International and bilateral trade agreements constrain the Gulf countries from raising the common external tariff on cigarettes and other tobacco products. As members of the WTO they have to comply with their treaty commitments and with a maximum import duty, known as the ‘bound’ rate.
The current 100 per cent import duty across the GCC is set at the bound rate for both Bahrain and Kuwait. Furthermore, free trade agreements signed by Bahrain and Oman separately with the US dictate that the countries remove tariffs on cigarettes (among other products) within a 10-year time frame (due 2016 and 2019 respectively).
Last, but not the least, the GCC Customs Union agreement includes a Common External Customs Tariff (CET) for goods imported from outside the GCC, as well as common customs regulations and procedures, which further constrains tobacco tax policy options.
The uniform system of cigarette taxation places the Common External Tariff at 100 per cent of the CIF price (ad valorem) and a minimum specific duty equivalent to SR100 per 1,000 cigarettes, whichever is higher.
The minimum specific duty component of taxation is an essential component, given that it enables a secure contribution towards the government revenue base. It was first introduced by Saudi Arabia in the 1990s and was fully harmonised among Gulf Cooperation Council member-states when Kuwait adopted the current KD8 per 1000 cigarettes minimum in 2002.
In the years that followed, manufacturers have increased prices of many brands above the levels at which the minimum duty applies, thus increasingly subjecting them to the ad valorem component of the tariff. However, the minimum specific duty was not systematically adjusted for inflation and its real value and incidence has declined.
Any increase in specific duty would mean that all cigarettes must pay the minimum amount of tax regardless of their CIF price. By contrast, when the ad valorem duty rises, the price of mid and premium price cigarette brands increase by more than that of low and cheap brands given that the tax charged is a proportion of the CIF price.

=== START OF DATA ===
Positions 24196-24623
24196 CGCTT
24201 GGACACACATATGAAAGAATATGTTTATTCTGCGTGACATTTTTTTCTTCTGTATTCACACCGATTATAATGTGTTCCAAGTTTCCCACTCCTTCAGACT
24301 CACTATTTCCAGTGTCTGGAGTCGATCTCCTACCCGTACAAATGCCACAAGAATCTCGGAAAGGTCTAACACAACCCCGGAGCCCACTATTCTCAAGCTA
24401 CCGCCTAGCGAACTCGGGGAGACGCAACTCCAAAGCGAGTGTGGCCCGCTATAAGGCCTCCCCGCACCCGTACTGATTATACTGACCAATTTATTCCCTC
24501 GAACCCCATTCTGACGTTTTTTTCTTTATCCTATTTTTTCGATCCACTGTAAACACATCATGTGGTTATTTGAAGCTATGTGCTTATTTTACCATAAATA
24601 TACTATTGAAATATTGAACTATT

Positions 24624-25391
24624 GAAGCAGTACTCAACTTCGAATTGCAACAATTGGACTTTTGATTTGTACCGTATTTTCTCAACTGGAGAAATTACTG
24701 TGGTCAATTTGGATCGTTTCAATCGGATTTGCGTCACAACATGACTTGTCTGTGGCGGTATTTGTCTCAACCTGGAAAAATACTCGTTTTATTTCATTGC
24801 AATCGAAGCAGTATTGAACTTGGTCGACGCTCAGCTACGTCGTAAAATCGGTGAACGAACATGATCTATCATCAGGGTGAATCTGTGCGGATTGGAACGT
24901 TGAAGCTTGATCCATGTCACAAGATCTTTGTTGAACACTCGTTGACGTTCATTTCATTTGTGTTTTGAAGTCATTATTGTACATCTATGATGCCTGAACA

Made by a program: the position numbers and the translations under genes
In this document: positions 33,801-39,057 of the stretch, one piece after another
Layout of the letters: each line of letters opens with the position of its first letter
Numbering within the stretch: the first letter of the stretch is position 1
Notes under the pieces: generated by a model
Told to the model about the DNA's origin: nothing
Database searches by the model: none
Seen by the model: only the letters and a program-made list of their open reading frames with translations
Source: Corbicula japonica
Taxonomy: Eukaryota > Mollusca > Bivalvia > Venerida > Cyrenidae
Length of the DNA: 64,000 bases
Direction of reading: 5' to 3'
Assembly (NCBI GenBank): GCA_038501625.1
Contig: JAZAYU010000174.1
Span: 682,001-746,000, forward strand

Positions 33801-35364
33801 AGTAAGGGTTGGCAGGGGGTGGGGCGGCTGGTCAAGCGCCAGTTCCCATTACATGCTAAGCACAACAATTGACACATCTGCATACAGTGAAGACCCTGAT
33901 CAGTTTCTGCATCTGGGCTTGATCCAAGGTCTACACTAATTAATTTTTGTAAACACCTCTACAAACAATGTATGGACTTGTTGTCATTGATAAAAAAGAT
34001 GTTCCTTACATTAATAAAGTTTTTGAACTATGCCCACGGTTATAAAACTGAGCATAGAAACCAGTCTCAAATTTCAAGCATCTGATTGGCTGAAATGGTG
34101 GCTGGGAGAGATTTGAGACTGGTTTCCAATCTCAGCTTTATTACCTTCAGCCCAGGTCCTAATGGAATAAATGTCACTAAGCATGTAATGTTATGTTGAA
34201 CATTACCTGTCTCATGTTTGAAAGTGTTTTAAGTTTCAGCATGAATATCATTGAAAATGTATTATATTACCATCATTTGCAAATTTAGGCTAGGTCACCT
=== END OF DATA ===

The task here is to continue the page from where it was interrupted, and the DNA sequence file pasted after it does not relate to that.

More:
This provides an incentive to consumers to substitute, trading down to cheaper and lower quality products, which could reduce government revenues under a purely ad valorem tax regime and undermine governments’ health objectives.
The GCC countries should agree and introduce excise taxes on tobacco consumption as a policy tool to increase tobacco prices for health reasons and to raise revenue. Ideally, the introduction of domestic excise taxes on tobacco should be in the form of a specific nominal excise duty to be introduced in each GCC member-state consisting of a fixed amount per 1,000 cigarettes or equivalent units of other tobacco products.
The new excise duty would be introduced by the ministries of finance, with a revised mandate enabled by the requisite legal and regulatory reforms, which would set up the revenue administration. It is also feasible that the revenue administration be outsourced to customs, which then becomes ‘customs and excise’.
Additionally, there should be GCC policy harmonisation, i.e., introduction of tobacco excise taxes should be applied uniformly (including on domestic production), equally and in synchronised manner in all countries to prevent arbitrage opportunities and illicit trade or smuggling. The process of implementation of the new tax structure should also be gradual.
This will enable the building of tax capacity in the form of tax revenue authorities to implement the fiscal reform, monitor and collect revenue. The set-up of an excise revenue administration has the added advantage of facilitating the introduction of other excises, notably on gasoline, diesel and other oil products — gradually leading to revenue diversification and eventually fiscal consolidation.